Nowadays, adolescents have a tendency to be stuck to their mobile devices. They’re watching videos, posting photos, sending DMs, playing games, tweeting, Snapchatting — and some may be sexting. While teens might think it’s a harmless and fun way of flirting, the dangers of teen sexting are real and can impact your teen’s life in a very negative way.
What Is Teen Sexting?
Sexting is sending sexually explicit or provocative messages, photos or videos (such as naked or semi-naked pictures, selfies and videos) using a digital device. Sexts can also propose sex, refer to sexual acts or include videos that depict sex acts, simulated sex or nudity. It’s vital that teens understand that once they hit send, the message is now out of their control.
Know the Risks
Regardless of age or relationship status, sending explicit messages comes with serious risks. Even if you trust the message recipient, devices can be hacked, lost or stolen, and private messages could resurface and come back to haunt you.
- Leaked photos or videos can show up on social media platforms or adult websites.
- Feelings of shame, humiliation and embarrassment can occur if private messages are shared. The sender may also get teased, bullied (including cyberbullied) or even blackmailed.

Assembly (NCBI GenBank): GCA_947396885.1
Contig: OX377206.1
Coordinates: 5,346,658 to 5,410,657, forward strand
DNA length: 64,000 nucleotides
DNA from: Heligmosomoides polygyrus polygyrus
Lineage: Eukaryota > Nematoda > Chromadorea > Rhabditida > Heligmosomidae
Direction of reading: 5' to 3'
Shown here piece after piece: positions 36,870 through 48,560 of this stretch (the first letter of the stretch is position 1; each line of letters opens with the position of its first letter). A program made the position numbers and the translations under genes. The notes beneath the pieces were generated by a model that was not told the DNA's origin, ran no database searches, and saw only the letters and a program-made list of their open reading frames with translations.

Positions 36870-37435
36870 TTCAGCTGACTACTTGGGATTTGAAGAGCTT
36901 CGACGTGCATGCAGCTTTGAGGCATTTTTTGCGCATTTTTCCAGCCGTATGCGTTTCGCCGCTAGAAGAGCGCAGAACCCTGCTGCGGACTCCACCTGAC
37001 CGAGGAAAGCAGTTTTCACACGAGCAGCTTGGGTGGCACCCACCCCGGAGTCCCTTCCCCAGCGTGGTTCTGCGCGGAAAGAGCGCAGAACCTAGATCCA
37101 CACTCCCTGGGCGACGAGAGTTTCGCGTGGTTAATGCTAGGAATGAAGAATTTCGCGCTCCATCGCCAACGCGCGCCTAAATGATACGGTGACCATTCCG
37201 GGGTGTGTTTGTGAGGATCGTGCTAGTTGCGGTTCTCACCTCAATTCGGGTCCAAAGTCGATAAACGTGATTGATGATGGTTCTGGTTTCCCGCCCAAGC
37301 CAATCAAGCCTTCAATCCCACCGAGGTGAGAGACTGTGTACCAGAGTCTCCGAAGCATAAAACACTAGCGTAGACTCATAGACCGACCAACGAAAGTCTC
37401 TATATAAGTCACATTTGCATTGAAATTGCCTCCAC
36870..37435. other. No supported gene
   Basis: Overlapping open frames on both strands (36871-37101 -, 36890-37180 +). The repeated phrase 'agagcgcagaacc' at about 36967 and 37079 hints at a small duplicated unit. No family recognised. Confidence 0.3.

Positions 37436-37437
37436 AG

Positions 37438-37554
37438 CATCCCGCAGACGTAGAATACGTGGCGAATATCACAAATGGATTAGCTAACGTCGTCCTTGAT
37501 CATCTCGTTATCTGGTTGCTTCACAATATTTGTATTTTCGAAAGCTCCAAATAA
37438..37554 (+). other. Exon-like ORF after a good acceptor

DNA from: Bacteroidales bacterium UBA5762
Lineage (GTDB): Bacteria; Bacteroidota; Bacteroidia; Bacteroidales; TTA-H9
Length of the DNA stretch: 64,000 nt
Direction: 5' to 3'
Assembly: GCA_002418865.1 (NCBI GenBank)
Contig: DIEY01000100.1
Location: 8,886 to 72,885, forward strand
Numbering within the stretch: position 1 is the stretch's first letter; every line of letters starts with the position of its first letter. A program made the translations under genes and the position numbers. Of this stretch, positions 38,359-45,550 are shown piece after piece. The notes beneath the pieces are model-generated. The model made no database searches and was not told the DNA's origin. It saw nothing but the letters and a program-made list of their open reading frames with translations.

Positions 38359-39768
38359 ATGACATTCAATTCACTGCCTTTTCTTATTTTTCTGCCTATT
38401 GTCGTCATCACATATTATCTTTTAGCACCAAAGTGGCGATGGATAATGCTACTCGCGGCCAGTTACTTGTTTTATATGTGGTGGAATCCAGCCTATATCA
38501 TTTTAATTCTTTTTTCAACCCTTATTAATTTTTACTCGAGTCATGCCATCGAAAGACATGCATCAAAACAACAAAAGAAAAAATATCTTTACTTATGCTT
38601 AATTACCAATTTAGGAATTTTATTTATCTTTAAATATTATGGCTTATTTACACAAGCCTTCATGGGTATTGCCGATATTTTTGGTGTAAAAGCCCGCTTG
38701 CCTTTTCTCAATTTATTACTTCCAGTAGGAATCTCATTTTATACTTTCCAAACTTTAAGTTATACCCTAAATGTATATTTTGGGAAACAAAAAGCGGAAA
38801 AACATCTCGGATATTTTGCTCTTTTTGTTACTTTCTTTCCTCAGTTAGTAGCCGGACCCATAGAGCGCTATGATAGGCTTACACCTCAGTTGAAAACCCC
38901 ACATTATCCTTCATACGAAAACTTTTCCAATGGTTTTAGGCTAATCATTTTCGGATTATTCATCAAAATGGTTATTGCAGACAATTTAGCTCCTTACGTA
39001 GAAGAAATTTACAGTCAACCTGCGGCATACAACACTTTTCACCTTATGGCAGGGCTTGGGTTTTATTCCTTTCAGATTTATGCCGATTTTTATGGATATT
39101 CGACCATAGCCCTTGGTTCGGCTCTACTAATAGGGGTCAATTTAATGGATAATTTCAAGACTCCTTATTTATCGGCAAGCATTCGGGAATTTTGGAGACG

- Felony charges may be filed if the person in the intimate messages is under 18.
- Risky online behavior can negatively affect a person’s close relationships, academic performance and reputation, and it could also impact his or her future in regard to college applications or job offers.
Talking With Teens
First and foremost, educate teens on the possible social and legal consequences of sending explicit messages. Talk openly about self-respect, how they can set boundaries and deal with peer pressure. Emphasize that it’s OK to say no when someone asks for a nude photo or suggestive video, even if that person is their boyfriend/girlfriend/partner.
Encourage teens to:
- Report and block anyone sending them inappropriate messages.
- Refrain from harassing or bullying others, through text or otherwise.
- Avoid pressuring others to send or share sexual messages.
- Ignore unwanted messages from people they don’t know.
If you or someone you love is receiving sexually harassing or threatening messages, seek help by contacting the National Sexual Assault Hotline and www.loveisrespect.org. Visit KidsHealth to find more teen sexting information and resources.
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